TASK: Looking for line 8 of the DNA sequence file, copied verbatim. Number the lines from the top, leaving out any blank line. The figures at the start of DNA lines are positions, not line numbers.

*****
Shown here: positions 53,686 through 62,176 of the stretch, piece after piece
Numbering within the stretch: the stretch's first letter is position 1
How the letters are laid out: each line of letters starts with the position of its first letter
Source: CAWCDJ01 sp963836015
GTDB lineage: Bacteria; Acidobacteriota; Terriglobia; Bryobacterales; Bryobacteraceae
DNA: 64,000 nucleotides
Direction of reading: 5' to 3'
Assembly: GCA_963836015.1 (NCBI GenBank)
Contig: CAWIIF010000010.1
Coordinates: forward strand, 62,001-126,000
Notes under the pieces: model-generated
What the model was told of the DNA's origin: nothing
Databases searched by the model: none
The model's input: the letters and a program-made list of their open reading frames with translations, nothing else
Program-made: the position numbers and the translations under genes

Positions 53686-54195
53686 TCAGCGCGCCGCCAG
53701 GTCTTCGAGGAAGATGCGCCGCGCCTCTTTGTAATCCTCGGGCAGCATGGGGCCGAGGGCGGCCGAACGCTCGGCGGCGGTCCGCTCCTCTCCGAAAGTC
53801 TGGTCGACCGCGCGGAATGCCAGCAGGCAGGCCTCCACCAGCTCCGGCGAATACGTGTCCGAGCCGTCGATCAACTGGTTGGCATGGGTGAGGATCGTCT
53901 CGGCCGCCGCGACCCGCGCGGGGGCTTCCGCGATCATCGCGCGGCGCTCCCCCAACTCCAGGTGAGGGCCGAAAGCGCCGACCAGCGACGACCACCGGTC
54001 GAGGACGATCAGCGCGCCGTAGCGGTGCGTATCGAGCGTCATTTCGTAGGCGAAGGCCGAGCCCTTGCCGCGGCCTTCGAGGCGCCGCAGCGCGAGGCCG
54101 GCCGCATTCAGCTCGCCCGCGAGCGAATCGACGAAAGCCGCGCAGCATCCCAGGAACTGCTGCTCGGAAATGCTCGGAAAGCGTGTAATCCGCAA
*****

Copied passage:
Assembly: GCA_963836015.1 (NCBI GenBank)